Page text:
The extroverted counterpart to Elton’s earlier album of 1975, his introspective Captain Fantastic and the Brown Dirt Cowboy, Rock of the Westies is almost completely manic. Having dumped longtime drummer Nigel Olsson and bassist Dee Murray, Elton flanks himself with a much larger and more aggressive ensemble for less-produced, nearly live spontaneity: The vocals are hoarse, and often unpolished. Elton’s coke consumption started with Caribou, but here, for the first time, you can hear it.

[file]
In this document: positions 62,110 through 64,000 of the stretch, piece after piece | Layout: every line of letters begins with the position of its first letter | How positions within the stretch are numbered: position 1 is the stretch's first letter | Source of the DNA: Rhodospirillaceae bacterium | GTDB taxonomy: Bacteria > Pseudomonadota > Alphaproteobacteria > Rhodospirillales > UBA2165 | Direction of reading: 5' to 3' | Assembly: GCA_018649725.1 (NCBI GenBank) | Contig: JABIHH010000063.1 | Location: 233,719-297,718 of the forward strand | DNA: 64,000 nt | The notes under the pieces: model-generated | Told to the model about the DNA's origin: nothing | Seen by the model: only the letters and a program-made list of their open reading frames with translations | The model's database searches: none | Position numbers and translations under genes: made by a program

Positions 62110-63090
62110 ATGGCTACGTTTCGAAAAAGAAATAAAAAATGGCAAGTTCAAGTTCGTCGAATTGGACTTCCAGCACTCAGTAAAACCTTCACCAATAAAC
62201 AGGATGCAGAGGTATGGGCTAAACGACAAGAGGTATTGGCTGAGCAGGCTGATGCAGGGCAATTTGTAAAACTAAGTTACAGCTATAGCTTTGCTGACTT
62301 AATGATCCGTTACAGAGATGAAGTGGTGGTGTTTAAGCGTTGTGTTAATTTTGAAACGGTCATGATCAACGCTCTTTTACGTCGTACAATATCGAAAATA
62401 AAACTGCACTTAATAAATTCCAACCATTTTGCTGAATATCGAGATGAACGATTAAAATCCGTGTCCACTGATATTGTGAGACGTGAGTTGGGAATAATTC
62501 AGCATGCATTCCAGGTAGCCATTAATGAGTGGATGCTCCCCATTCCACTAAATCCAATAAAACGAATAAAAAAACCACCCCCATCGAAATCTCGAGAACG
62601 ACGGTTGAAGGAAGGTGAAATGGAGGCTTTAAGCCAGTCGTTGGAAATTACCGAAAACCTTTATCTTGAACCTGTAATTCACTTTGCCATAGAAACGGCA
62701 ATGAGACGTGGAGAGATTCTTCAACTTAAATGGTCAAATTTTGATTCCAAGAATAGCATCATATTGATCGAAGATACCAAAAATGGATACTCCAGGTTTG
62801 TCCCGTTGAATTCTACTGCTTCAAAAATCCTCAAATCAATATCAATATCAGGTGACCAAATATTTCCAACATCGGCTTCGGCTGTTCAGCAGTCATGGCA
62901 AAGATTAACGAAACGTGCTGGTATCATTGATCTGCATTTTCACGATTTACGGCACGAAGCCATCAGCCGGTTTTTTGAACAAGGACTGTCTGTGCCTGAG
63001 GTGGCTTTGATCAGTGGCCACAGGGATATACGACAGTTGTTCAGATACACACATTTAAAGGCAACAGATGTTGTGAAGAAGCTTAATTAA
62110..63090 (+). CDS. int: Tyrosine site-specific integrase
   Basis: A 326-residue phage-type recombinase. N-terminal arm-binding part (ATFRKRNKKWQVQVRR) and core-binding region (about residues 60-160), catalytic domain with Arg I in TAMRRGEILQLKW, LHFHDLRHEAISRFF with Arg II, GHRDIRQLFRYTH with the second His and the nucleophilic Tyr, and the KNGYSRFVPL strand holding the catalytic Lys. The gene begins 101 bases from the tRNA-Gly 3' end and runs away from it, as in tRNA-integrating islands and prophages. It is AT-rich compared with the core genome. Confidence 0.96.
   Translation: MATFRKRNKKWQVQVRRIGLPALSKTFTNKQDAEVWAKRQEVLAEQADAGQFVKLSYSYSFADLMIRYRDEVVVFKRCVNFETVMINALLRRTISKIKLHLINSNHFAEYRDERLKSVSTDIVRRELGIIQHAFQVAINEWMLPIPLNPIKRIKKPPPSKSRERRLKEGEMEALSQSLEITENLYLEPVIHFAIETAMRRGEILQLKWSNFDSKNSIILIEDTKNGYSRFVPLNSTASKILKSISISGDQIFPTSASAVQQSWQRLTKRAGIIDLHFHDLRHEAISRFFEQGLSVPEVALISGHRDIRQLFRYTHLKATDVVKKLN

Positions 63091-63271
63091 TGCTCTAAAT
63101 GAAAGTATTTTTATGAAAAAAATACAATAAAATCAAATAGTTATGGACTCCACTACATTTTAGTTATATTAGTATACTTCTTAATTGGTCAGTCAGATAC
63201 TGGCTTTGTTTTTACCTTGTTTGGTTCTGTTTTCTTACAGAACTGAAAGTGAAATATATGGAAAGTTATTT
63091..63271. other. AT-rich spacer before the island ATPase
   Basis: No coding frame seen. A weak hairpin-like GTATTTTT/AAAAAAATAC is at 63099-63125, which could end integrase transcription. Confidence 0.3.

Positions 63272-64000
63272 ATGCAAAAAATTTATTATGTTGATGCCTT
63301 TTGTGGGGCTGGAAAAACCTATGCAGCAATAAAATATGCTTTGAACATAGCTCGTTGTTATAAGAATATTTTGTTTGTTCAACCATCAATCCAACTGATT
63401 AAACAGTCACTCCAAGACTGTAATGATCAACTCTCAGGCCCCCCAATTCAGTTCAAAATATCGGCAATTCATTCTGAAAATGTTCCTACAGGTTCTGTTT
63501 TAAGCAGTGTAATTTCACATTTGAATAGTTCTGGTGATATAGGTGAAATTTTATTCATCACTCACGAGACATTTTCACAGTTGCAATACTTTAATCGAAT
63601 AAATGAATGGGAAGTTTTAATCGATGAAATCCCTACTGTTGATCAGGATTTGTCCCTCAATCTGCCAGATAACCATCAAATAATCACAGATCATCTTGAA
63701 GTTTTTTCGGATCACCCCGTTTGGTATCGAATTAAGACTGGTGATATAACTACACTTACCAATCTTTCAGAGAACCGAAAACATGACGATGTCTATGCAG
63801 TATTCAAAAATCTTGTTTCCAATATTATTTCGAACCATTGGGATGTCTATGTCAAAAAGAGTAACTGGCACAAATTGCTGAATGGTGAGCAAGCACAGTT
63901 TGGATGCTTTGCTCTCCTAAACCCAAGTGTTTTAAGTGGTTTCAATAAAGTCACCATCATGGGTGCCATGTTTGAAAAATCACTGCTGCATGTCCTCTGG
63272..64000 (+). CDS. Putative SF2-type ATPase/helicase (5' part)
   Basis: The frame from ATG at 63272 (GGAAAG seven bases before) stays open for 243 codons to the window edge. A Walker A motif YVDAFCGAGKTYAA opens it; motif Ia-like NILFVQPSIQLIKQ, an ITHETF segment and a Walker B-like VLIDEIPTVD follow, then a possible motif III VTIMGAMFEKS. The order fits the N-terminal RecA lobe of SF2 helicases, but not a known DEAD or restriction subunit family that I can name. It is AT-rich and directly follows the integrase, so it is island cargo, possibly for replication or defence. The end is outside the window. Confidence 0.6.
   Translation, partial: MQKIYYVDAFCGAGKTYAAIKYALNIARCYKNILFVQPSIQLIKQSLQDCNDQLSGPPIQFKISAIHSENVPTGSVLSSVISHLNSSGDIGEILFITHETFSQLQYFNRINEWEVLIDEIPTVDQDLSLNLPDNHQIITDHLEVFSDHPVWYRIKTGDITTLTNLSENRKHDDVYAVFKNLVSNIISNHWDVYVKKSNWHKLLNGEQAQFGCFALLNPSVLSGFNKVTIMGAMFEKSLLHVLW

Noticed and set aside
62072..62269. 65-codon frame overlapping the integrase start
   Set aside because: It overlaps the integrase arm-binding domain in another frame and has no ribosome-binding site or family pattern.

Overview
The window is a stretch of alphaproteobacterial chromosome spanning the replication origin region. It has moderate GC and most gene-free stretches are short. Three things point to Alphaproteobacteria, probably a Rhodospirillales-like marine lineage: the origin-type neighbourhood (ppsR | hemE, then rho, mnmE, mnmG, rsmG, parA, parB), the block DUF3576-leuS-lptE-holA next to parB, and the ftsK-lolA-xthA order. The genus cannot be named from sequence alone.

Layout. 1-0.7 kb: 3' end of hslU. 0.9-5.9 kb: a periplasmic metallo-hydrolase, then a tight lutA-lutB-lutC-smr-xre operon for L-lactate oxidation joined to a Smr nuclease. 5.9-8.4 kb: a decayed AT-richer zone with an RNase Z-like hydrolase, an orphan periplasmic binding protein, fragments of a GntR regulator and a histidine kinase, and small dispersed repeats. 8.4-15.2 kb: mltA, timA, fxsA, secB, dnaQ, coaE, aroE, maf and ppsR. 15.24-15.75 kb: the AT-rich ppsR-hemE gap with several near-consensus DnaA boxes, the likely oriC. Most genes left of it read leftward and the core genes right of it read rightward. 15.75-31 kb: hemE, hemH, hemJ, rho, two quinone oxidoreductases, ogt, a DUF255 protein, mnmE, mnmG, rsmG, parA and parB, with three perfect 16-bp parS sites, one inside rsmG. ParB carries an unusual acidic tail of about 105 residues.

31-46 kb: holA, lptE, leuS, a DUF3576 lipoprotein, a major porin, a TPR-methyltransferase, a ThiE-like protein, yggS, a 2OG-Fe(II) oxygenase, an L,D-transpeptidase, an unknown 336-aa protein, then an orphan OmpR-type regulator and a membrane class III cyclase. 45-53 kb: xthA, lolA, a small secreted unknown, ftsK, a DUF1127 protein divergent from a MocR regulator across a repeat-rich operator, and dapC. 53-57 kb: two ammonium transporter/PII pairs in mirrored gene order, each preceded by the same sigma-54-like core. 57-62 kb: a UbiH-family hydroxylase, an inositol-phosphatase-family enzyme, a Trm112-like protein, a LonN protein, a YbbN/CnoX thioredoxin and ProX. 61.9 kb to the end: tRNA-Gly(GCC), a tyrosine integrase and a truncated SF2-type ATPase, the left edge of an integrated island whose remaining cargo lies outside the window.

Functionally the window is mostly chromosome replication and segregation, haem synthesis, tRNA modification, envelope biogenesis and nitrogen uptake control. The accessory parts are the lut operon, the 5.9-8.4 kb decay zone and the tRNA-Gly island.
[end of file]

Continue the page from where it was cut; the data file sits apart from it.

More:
Westies repeats the unevenness of that disc, but with all the great stuff conveniently sequenced on Side One and all the marginal, substandard tunes tracks dumped onto Side Two, starting with the Who-like but soon monotonous “Street Kids.” Bernie Taupin’s lyrics are also uncharacteristically direct: His “Island Girl” would rather turn tricks for the white dudes on 47th and Lex than bounce back to Jamaica, but his grim scenario is set to some the most jubilant sounds in his partner’s catalog. This is the hard-rocking Elton who routinely dressed up as the Statue of Liberty for stadiums full of hit-pumped fans: It’s kinda clownish, but, for the first half, mighty fun.